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Georgetown Alum Talks Law and Human Rights in Dean's Lunch Seminar - Georgetown College
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Georgetown Alum Talks Law and Human Rights in Dean's Lunch Seminar
February 10, 2011
A globe-trotting lawyer, professor, and consummate diplomat, Georgetown alumnus Mark Vlasic (B’96, L’00) has prosecuted war criminals, worked for the White House and the Secretary of Defense, and helped developing nations recover from genocide and dictatorships, most recently at the World Bank, where he helped recover stolen assets from past dictators as part of President Robert Zoellick’s first initiative at the Bank.
An adjunct professor of law at Georgetown University Law Center and senior fellow at Georgetown’s Institute for Law, Science & Global Security​, Vlasic spoke to students at the first Dean’s Lunch Seminar of the semester, which brings together Georgetown College students with alumni and leading members of the Washington, DC community for lunch and conversation.

Dean Tad Howard introduced Vlasic as a man whose “experiences sound almost like those of a movie actor.” But according to Vlasic—a partner at Ward & Ward PLLC—his resume speaks more to his washouts than his wins. “When you look at people’s bios, you only see the good things they’ve done in life. You don’t see the failures,” Vlasic added, “I’m likely the biggest failure in this room.”
With a touch of humor Vlasic revealed his long history of failures and setbacks to a room full of Georgetown undergraduates. While in high school, Vlasic learned his childhood dream of flying F-16 fighter jets for the United States Air Force was impossible due to his poor eyesight. More discouragement followed, at every step of his professional career. Vlasic opined that adversity taught him a lesson. “You can’t have a life of successes without failures,” he said. “Despite all the things I’ve failed at, many of the things that I’ve worked for—they’ve managed to work out.”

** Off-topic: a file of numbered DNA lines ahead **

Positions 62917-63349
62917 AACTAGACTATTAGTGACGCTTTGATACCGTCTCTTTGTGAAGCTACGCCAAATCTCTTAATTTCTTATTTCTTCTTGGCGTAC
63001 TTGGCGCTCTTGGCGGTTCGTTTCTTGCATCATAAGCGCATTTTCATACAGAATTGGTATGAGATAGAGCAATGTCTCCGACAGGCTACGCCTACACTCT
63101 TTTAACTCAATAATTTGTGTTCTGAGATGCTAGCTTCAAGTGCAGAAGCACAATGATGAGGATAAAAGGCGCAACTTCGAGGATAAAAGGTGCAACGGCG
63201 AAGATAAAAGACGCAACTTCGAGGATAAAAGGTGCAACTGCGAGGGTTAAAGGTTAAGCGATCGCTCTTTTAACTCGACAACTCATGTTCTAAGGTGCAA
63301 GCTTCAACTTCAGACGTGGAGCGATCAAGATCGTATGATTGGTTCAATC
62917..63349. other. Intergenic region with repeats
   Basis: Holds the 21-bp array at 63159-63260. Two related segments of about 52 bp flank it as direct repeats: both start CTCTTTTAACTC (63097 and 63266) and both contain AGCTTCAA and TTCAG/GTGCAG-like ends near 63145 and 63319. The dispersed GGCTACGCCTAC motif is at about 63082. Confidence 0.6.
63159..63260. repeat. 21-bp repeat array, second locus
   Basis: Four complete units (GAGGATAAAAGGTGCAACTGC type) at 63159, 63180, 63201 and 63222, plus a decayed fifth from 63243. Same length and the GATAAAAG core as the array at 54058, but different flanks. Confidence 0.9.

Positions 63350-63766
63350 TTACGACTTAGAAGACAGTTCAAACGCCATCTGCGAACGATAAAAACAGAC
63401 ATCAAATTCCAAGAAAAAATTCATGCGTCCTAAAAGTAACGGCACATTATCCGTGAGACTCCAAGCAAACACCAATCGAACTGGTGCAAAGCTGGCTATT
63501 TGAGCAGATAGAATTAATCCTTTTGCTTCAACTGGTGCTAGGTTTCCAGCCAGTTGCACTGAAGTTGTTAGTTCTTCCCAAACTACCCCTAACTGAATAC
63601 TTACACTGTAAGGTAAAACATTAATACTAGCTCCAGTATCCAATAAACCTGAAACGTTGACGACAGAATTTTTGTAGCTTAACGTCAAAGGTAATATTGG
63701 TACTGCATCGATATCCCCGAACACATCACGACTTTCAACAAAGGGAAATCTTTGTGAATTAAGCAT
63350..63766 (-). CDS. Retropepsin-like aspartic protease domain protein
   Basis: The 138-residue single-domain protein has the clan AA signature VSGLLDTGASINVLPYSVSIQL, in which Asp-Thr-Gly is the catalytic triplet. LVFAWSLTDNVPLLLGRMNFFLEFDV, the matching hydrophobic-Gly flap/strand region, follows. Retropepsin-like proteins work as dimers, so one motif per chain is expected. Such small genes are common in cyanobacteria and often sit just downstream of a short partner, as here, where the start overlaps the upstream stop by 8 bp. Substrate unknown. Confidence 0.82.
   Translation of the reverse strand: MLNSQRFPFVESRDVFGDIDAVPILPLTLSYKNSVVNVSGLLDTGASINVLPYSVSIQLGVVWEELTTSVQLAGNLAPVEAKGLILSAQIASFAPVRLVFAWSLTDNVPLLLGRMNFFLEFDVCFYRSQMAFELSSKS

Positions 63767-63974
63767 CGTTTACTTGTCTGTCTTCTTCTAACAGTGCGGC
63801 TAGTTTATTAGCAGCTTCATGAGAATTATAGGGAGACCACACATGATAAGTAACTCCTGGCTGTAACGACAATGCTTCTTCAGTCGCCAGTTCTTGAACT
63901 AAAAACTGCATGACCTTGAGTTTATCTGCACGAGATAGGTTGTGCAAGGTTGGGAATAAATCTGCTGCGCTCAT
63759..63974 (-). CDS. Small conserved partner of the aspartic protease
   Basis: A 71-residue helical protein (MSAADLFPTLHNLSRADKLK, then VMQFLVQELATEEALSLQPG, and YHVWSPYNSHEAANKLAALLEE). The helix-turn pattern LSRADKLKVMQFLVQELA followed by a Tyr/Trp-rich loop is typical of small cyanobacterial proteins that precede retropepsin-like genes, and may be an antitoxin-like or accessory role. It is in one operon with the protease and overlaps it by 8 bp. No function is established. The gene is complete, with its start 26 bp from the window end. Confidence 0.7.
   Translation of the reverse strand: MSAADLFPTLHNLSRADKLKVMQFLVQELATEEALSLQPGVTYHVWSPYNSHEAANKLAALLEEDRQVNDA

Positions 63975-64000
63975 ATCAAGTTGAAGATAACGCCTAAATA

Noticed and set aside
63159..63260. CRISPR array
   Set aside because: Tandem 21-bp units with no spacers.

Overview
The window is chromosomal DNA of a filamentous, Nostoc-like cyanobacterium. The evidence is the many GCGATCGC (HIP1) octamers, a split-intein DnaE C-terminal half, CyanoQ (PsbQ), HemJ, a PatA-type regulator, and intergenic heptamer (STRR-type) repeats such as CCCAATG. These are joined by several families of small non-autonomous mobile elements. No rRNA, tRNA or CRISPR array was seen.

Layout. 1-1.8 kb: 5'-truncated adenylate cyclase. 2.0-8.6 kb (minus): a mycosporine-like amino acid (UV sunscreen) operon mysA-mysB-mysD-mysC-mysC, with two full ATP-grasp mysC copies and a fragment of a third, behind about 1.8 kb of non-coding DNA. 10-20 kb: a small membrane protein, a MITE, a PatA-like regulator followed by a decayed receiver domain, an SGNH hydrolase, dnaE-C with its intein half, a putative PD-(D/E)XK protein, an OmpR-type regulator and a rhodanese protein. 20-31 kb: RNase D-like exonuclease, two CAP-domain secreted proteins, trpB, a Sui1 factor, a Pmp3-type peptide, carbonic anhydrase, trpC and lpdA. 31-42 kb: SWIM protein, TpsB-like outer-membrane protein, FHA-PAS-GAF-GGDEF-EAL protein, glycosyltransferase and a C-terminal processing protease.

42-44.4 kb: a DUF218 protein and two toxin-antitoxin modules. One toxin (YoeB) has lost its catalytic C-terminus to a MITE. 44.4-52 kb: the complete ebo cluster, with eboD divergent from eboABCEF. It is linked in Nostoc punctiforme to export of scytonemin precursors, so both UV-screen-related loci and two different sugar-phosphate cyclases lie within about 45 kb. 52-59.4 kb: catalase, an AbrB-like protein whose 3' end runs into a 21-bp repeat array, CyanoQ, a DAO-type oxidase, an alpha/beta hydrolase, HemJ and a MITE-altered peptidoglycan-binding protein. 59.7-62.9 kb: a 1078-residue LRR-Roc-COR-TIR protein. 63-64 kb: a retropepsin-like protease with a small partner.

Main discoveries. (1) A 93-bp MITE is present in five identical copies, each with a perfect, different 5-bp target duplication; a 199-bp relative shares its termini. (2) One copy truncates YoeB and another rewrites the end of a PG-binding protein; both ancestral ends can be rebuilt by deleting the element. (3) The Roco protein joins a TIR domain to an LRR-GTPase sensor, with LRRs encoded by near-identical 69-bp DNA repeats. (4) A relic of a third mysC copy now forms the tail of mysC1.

Despite his setbacks, Vlasic has had a unique journey since completing his studies at the McDonough School of Business and Georgetown Law. He conducted postdoctoral research at Universiteit Leiden as a NAF-Fulbright Scholar to the Netherlands, attended the Hague Academy of International Law, worked for the United Nations, practiced law at Gibson, Dunn & Crutcher LLP, and was appointed a White House Fellow—after applying a second time—a post that allowed him to rub elbows with then-President George W. Bush, travel the world with Defense Secretary Robert Gates, and work on Darfur-related issues with the President’s Special Envoy to Sudan. Vlasic attributed these ventures not only to “luck and serendipity” and a “bit of persistence,” but also to the moral compass and strong duty to others that he developed as a Hoya. He recalled when interviewers for the Development Executive Group (DEVEX)—which last October named him one of the “Top 40 Under 40” Leaders in International Development—asked him to explain “the ‘human rightsy’ tinge” of his work, he reflected on his time at the Hilltop and was struck by the impact Georgetown had made on his life.
“Georgetown’s a Jesuit school, and it has this Jesuit ideal of ‘being a man and a woman for others’, which is, of course, based on the verse, ‘Do not be overcome by evil, but overcome evil with good’ [Romans 12:21.],” Vlasic said. “When I was at the war crimes tribunal, helping prosecute Slobodan Milosevic and the Srebrenica genocide, I spent a lot of time dealing with the darkest side of humanity—massacres, mass graves, death, and destruction—evil. When you deal with that, and the victims and their families, you truly feel that the reason you’re working nights, weekends, and holidays is that, in some small way, you’re helping make a difference in the lives of others, and you’re helping to bring a bit of justice to a world that so often has so little.” For several years Vlasic even chose working for the U.N. over working for his law firm. “It was an easy choice because money was not my motivation,” he explained. “There is something to be said about trying to be part of something greater than just yourself.”
Having long ago “decided to approach life and its choices as a series of educated guesses,” Vlasic encouraged students to immerse themselves in foreign cultures and languages, pursue international fellowships, build strong relationships with academic colleagues and professors, and to remain ambitious in their goals. He cautioned them, however, against setting their plans in stone. “Seize luck and serendipity when it happens,” he advised, “and be the ‘Man in the Arena'.” Quoting President Theodore Roosevelt’s 1910 speech at the Sorbonne, Vlasic suggested that students envision themselves as men and women “in the arena”—as people “who strive valiantly, who err, who come up short again and again … who at the worst, if [they] fail, at least fail while daring greatly.”
Vlasic’s advice resonated with his student audience, including Government major Beth DiSciullo (C’12). “He’s already done so much at such a young age, and yet he remains humble and personable. He seemed to be an amazing person,” DiSciullo said. “This was the first Dean’s Lunch I’ve ever attended, and his talk made me want to continue to attend them.”
--College Communications, with additional reporting by Brittany Coombs.
Photos courtesy of Mark Vlasic.
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